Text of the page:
Stop pollution before bringing Beas water to Jalandhar: Seechewal

JALANDHAR: The recent report of water pollution reported from river Beas leading to the death of countless fishes and aquatic species in the river has raised serious concerns over the Asian Development Bank (ADB)-funded Beas canal water project that would provide potable water from the river to the city residents.

Stop pollution before bringing Beas water to Jalandhar: Seechewal

A view of the Kala Sanghian drain stretch in Leather Complex in Jalandhar . Tribune Photos: Malkiat Singh

Rachna Khaira

Tribune News Service

Jalandhar, May 20

The recent report of water pollution reported from river Beas leading to the death of countless fishes and aquatic species in the river has raised serious concerns over the Asian Development Bank (ADB)-funded Beas canal water project that would provide potable water from the river to the city residents.

According to environmentalist Balbir Singh Seechewal, with the rise of pollution in the Beas, it will be deadly to bring river water here in Jalandhar.

“A few years ago, fishes were found dead in river Sutlej as well. The level of pollution was found so high there that even today, the aquatic life could not be revived. Things have begun to get worse now in river Beas. There is a dire need to make strenuous efforts to end water pollution in the Beas or else, the move will prove deadly for the Doaba residents as well,” said Seechewal.

Slamming the state government, Seechewal said citing fund crisis it has failed to get the rivers clean from pollutants.

“Does fund scarcity give them a licence to kill people by supplying them contaminated water? Even the sewerage treatment plants (STPs) installed by them are inadequate and are not working according to their capacity,” said Seecehwal.

The Beas begins flowing from Kulu in Himachal Pradesh and enters Punjab via Kapurthala district. Once known for its clean and serene waters, the river, for the past several years, has been at the receiving end of waste disposal from both Himachal Pradesh and Punjab.

The Kulu region, from where the river originates, has only 40 per cent of its houses with a sewerage connection to an STP, and the rest goes directly into the river. Upon entering Punjab, the river faces further degradation, as the Doaba region, where the river flows for nearly 160 km is one of the filthiest stretches.

Kali Bein, a tributary of the Beas, is known for its industrial filth, often visible on the banks. The stretch is known for its high level of hyacinth growth, and in summers, when parts of the river dry up, instances of waste coming up on the surface have been reported.

Waste from hotels and households gives effluents a tough competition in polluting the Beas and in 2016, a record 35 hotels were slapped with notices by the Kullu Municipal Corporation (KMC).

In Punjab, though voluntary organisations have attempted to clean up the 160- km stretch in Doaba to stop industrial effluents such as zinc, magnesium, chromium and nickel from factories from running into the river, the recent reporting of the death of countless fishes in the river has once again raised the concern on the issue.

Though Municipal Commissioner Dr Basant Garg claimed that the civic body would go ahead with the canal water project, it may go in for a detailed quality report to assess the presence of water pollutants in the water.

“The issue has highlighted the dire need to save river water from pollutants. Though we are going ahead with the canal water project, we will commission it only after testing the water quality and measures to prevent it from getting further polluted by industrial and other effluents,” said Dr Garg.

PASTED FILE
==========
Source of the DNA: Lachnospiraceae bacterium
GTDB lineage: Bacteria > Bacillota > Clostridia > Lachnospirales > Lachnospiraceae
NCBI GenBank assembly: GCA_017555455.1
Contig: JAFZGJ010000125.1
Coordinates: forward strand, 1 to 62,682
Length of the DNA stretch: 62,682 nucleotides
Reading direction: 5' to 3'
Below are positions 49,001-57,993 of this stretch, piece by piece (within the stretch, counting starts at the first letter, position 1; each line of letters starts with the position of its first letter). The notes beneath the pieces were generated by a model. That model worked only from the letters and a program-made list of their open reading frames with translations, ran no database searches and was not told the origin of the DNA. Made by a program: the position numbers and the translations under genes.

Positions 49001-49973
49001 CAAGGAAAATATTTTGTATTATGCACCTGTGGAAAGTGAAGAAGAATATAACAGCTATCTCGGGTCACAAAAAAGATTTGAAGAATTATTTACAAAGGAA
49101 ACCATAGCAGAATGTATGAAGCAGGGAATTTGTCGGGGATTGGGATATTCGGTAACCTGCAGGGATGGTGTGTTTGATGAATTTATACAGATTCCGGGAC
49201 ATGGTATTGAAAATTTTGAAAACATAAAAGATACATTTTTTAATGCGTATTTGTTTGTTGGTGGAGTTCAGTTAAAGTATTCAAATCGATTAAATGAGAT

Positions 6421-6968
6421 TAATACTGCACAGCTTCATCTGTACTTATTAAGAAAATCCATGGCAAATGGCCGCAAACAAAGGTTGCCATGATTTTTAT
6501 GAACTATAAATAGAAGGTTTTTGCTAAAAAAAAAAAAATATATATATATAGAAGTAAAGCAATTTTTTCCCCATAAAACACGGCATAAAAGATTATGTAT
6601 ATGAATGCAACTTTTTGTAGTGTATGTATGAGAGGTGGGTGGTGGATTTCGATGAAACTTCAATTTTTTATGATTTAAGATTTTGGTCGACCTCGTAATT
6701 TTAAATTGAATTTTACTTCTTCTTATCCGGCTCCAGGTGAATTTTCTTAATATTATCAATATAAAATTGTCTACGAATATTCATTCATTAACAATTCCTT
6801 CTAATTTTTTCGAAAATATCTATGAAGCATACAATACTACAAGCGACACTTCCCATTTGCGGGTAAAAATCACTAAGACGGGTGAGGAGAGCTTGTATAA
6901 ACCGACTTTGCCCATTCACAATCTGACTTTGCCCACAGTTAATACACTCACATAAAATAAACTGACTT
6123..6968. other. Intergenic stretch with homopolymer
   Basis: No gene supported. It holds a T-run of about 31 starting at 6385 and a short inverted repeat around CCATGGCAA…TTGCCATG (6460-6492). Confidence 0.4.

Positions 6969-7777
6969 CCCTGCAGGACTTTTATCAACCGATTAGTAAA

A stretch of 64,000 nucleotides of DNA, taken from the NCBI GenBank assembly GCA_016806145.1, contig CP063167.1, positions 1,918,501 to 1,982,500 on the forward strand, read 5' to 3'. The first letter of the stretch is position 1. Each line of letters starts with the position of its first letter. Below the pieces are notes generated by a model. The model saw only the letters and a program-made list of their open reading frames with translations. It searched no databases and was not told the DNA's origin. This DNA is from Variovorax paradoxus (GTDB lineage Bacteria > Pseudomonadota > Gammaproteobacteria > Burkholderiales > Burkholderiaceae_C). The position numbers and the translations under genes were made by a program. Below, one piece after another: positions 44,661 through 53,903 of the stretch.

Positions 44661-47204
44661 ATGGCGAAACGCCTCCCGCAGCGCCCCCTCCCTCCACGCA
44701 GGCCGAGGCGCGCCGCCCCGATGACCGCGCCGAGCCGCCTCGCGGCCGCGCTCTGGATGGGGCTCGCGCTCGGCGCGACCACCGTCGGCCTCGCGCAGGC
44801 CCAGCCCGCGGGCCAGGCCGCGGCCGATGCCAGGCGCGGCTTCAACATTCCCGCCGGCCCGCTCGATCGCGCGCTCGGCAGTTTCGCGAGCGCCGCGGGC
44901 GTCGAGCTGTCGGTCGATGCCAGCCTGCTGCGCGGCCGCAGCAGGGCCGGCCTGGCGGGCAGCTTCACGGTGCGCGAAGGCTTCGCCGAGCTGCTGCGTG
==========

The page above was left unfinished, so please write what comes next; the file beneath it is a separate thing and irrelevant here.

‘Punish guilty for death of fishes’

Environmentalist Balbir Singh Seechewal, while expressing grief on the incident where molasses spilled into the Beas, causing the death of hundreds of fish and other species, has raised concerns on the condition of rivers in the state and the ill-effects being faced by people due to pollution. He said those responsible for this sad incident must be punished. He also said that before voting for the Shahkot bypoll elections, which are going to be held on May 28, voters must ask the political party to promise to save the waters of Punjab. During a press conference here today, Seechewal released a poster which read, “Shahkot halke di ik mangg, ganda paani hove band”(only demand of the Shahkot constituency is stoppage of contaminated water). “Saadi vote da ohi hakdar, vatavaran da jo rakhe khyal (only protectors of environment will deserve our vote) read another point in the poster. He said clean water should be main agenda of the elections. Seechewal said such was the menace that many species had got extinct in the Sutlej river which was horrifying.

Beas canal water project: An overview

  • The prime objective of the project is to change the city’s potable water supply source from groundwater to surface water, with the obvious choice being the river Beas, located approximately 40 km to the north-west of the city.
  • The  Beas is perennial due to the consistent releases from the upstream Pong hydroelectric power dam. From an initial review, ADB has found that there are two potential intake locations: Dhilwan, approximately 40 km from Jalandhar on the road to Amritsar; and Miani, and approximately 65 km distant and further to the north than Dhilwan.
  • The Punjab government has also allocated Rs 1,000 crore for the same. However, the contract has assumed significance after the recent reporting of pollutants found in the river that caused harm to the aquatic life. 

The Beas canal water project at Jalandhar 

Title: Supporting the Cities Development Initiative for Asia: Capacity Development 
Value: $ 671,908.00 
Start Date: Feb 6, 2018 
Current status: Feasibility study on

(Inputs from Aakanksha Bhardwaj)

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